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Logo of nihpaAbout Author manuscriptsSubmit a manuscriptHHS Public Access; Author Manuscript; Accepted for publication in peer reviewed journal;
 
Am J Cardiol. Author manuscript; available in PMC 2010 May 1.
Published in final edited form as:
PMCID: PMC2695567
NIHMSID: NIHMS113954

Relation of Depression to Severity of Illness in Heart Failure (From HF-ACTION [Heart Failure and a Controlled Trial Investigating Outcomes of Exercise)] Training)

Stephen S. Gottlieb, MD,a Willem J. Kop, PhD,a Stephen J. Ellis, PhD,b Philip Binkley, MD,c Jonathan Howlett, MD,d Christopher O’Connor, MD,b James A. Blumenthal, PhD,b Gerald Fletcher, MD,e Ann M. Swank, MD,f and Lawton Cooper, MDg, for the HF-ACTION Investigators

Abstract

Depression is common in patients with heart failure (HF), is prognostic for adverse outcomes, and purportedly related to disease severity. Psychological and physiologic factors relevant to HF were assessed in HF-ACTION, a large, randomized study of aerobic exercise training in systolic HF. We compared the relationship of objective and subjective parameters with scores on the Beck Depression Inventory (BDI) to examine the hypothesis that depressive symptoms are better associated with perception of disease severity than with objective markers of HF severity. At baseline, 2322 of 2331 subjects entered into HF-ACTION completed questionnaires to assess depression (Beck Depression Inventory, BDI) and quality of life (Kansas City Cardiomyopathy Questionnaire, KCCQ). Objective markers of HF severity included ejection fraction (EF), BNP, and peak VO2, (by cardiopulmonary exercise testing (CPX), with evaluation of duration and respiratory exchange ratio (RER) also performed). Measures more likely to be affected by perceived functional status included NYHA classification and the 6 minute walk test. Objective assessments of disease severity were slightly (VO2) or not (BNP, EF) related to BDI. By multivariate analysis (KCCQ not included) only age, sex, CPX duration, NYHA, six minute walk distance and peak RER independently correlated with BDI. In conclusion, depression is minimally related to objective assessments of severity of disease in HF, but is associated with patients’ (and clinicians’) perception of disease severity. Addressing depression might improve symptoms of patients with HF.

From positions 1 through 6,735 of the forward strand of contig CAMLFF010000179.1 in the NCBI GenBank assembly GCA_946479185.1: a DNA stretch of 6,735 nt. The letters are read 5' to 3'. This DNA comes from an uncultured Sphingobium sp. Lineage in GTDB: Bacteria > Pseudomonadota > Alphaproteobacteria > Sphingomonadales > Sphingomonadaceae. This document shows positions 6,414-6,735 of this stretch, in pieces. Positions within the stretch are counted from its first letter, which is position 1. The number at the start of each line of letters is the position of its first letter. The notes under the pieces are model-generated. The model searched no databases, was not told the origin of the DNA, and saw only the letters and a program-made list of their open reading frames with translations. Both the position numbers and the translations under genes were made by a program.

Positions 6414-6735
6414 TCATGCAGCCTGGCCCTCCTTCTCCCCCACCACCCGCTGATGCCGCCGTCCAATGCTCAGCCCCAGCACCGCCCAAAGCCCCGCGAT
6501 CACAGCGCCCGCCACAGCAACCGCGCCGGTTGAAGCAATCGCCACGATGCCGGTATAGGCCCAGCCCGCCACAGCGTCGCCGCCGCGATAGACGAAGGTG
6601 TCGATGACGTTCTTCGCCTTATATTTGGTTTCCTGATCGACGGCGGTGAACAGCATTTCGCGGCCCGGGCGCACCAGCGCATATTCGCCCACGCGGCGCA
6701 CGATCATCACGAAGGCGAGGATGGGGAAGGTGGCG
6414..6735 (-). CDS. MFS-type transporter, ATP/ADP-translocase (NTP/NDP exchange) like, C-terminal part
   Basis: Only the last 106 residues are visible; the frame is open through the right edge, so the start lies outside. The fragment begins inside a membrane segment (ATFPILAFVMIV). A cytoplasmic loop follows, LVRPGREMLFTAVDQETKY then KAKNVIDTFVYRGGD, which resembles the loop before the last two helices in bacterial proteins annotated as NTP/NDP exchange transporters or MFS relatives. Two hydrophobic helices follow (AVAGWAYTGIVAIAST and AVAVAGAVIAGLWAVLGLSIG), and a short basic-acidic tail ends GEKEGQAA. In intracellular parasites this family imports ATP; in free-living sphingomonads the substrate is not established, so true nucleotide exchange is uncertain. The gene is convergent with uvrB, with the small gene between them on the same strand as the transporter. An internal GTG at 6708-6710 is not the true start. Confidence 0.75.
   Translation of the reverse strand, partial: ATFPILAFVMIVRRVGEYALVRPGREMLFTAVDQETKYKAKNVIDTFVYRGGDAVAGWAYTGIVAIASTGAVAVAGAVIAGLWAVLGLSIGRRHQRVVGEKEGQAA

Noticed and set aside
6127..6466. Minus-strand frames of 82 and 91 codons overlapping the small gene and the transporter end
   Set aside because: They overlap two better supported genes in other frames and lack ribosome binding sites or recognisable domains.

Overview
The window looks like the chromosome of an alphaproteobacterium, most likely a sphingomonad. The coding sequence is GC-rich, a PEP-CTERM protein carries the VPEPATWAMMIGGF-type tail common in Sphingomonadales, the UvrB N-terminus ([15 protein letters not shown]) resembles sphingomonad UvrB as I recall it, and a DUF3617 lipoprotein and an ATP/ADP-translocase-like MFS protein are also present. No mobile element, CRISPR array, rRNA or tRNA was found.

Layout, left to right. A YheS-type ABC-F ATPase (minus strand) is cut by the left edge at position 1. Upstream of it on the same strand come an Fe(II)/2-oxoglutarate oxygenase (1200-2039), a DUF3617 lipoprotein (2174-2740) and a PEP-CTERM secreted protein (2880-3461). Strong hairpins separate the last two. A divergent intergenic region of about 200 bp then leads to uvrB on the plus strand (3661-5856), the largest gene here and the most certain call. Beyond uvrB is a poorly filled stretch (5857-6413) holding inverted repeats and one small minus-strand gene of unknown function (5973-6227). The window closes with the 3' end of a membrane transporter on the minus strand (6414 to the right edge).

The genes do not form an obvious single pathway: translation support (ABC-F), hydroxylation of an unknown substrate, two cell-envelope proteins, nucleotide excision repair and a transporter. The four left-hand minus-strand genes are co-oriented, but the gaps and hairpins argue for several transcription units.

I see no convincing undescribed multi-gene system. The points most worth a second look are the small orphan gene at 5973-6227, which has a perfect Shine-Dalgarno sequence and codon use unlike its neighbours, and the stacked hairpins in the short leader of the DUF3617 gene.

Keywords: Depression, Quality of Life, Heart failure, congestive

HF-ACTION is an NHLBI-sponsored evaluation of structured aerobic exercise training intervention in patients with systolic HF. At baseline, multiple assessments were obtained, including objective markers relevant to heart failure (left ventricular ejection fraction (EF), B-type natriuretic peptide (BNP), and cardiopulmonary exercise testing). Measures believed to be more likely to be affected by perceived functional status (and, thus, considered more subjective and affected by motivation) included NYHA class, six minute walk, and the Kansas City Cardiomyopathy Questionnaire (KCCQ). Depression was assessed using the Beck Depression Inventory (BDI), which has been recommended as one of the preferred instruments in large-scale investigations.1 We used baseline data from HF-ACTION to evaluate the relationship of depression (as measured by BDI) with both objective and subjective measurements of heart failure. Since it is commonly believed that depression is caused by the difficulties of living with a chronic disease,2 we examined the opposite hypothesis that depression is more strongly related to subjective heart failure indices than to objective indices.